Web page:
Cwm Cynwyn. Photo: Bob Tinley CC-BY-SA-2.0

Cwm Cynwyn. Photo: Bob Tinley CC-BY-SA-2.0

The Welsh Government  has said a ‘temporary’ fence across some of a national park’s highest land must go.

The fence, which runs close to the Brecon Beacons’ highest mountain Pen y Fan, was put up 10 years ago during the 2001 foot and mouth disease outbreak.

The 7km- (4½-mile-) long fence runs from south of the mountain at the Pontsticill Reservoir, across common land east of the summits of Cribyn and Pen y Fan and down to Cwm Cynwyn.

Campaigners at the Open Spaces Society welcomed the decision not to grant retrospective planning consent for the fence, and called on the Brecon Beacons National Park Authority to take enforcement action to ensure it is taken down.

The society said the barrier was erected by the Department for the Environment, Food and Rural Affairs during the 2001 epidemic, but should have been removed within five years. Because the fence is on common land, it needs the consent of the Welsh environment minister.

“In September 2009, the Brecon Beacon Commoners’ Association applied for consent for the fence to remain,” an OSS spokesperson said. “The Open Spaces Society, Ramblers and National Trust were among the objectors.

“The Brecon Beacons National Park Authority and the Countryside Council for Wales asked for the decision to be delayed while they negotiated a management agreement for the land, but eventually the commoners pulled out of the negotiations and the case was decided by Stephen Jones on behalf of the Minister for Environment and Sustainable Development.

“Mr Jones needed to be satisfied that the fence ‘would benefit the neighbourhood’. He rejected the application because the fence ‘is visible from close views and it visually divides the extensive landscape of the commons’. He continued: ‘The fence acts as a barrier, both psychological and physical, to members of the public gaining access to land either side of it. The expected ability to roam anywhere over the commons is adversely affected by access across the fence being available via specific locations only’.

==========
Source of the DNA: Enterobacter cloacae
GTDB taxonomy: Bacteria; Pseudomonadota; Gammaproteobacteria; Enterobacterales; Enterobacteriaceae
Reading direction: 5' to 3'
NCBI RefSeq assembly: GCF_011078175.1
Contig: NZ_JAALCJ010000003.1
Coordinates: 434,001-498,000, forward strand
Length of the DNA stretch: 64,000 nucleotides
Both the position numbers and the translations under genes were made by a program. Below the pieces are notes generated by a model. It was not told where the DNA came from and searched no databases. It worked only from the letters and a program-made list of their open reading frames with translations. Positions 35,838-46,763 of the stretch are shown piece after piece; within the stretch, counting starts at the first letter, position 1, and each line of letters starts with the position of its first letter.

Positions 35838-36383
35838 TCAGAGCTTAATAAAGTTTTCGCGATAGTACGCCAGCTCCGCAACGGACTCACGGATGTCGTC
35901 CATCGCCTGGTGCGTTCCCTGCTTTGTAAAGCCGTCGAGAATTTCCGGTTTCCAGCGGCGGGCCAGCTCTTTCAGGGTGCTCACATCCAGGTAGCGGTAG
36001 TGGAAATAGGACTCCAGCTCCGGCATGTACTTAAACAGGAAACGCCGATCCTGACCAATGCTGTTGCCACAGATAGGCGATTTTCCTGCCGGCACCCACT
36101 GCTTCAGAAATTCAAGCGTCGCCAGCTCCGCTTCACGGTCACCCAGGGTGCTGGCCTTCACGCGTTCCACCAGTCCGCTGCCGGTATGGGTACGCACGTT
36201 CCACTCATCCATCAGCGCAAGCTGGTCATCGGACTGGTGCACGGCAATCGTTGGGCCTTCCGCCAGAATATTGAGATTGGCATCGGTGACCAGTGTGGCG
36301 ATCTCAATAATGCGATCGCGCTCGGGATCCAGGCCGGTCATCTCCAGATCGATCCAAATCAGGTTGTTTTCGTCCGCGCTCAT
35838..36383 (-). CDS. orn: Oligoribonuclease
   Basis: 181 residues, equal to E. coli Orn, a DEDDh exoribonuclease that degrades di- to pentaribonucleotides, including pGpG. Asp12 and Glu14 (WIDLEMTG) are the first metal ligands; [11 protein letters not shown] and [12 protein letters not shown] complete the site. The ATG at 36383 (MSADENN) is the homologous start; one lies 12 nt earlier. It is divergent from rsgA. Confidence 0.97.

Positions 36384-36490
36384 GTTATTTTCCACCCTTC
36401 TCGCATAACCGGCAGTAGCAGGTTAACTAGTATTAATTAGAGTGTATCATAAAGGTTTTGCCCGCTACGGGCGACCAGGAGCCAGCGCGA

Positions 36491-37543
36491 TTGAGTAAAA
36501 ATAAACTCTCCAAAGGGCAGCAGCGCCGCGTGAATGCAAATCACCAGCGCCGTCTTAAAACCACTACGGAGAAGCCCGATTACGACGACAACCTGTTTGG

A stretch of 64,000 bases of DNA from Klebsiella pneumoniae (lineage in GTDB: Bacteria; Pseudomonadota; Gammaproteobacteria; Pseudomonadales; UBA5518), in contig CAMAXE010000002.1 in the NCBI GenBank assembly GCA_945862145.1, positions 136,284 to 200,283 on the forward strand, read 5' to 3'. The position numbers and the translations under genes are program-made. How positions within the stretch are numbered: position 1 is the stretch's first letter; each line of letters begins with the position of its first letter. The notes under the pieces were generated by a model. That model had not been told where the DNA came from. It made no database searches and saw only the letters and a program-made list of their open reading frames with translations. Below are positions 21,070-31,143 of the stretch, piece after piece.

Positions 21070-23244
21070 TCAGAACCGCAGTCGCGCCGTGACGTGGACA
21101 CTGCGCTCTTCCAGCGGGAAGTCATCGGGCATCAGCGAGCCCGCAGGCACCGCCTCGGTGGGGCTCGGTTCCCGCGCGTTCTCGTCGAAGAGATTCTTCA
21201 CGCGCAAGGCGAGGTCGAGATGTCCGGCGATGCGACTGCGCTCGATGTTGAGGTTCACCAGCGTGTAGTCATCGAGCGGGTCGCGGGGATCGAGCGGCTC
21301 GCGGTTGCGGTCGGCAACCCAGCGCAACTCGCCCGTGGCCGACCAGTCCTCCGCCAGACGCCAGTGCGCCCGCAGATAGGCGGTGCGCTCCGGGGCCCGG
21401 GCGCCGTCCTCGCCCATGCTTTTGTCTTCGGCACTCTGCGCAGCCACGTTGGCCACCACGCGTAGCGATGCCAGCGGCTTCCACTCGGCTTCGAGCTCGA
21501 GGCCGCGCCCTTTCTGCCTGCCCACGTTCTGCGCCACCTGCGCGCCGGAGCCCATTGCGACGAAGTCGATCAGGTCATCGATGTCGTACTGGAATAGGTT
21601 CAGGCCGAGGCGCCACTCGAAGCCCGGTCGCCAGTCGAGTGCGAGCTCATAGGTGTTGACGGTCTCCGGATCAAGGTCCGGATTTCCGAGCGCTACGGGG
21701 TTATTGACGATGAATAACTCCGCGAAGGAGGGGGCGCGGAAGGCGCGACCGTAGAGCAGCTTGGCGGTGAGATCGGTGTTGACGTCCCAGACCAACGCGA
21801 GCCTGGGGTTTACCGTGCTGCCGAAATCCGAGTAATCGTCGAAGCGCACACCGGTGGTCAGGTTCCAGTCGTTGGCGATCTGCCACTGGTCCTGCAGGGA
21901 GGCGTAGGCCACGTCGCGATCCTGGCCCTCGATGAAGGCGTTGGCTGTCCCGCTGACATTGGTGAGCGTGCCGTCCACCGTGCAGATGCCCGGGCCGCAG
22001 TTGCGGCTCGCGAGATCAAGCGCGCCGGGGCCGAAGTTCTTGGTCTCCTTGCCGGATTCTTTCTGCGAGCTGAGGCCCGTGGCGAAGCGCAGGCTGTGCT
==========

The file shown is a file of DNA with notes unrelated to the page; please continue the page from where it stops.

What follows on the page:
“He was also concerned that the applicants had given no indication of the management regime to be adopted if the fence was to be retained, nor of the levels of grazing and the effect on the vegetation. He did not consider that the arguments which were put forward by the commoners on the management of the commons justified overriding the general rights of access to the commons or the objections to the retention of the fence on visual grounds.”

Kate Ashbrook, general secretary of the Open Spaces Society added: “This is an excellent outcome. The fence, which strides across the superb open landscape of the Brecon Beacons national park, is an eyesore and a severe impediment to public access. It is not the right solution to the management of these commons.

“We recognise that the area needs to be grazed and we have urged the Welsh Government to support traditional management regimes such as shepherding; these would create employment and remove the need for any fencing. We still hope that this will be possible under Glastir [a Welsh Government sustainable land-management scheme].

“Meanwhile, the fence is unlawful and must go. We are sending a formal complaint to the Brecon Beacons National Park Authority’s enforcement officer and asking that the authority takes steps to ensure that the ugly fencing is removed forthwith.”

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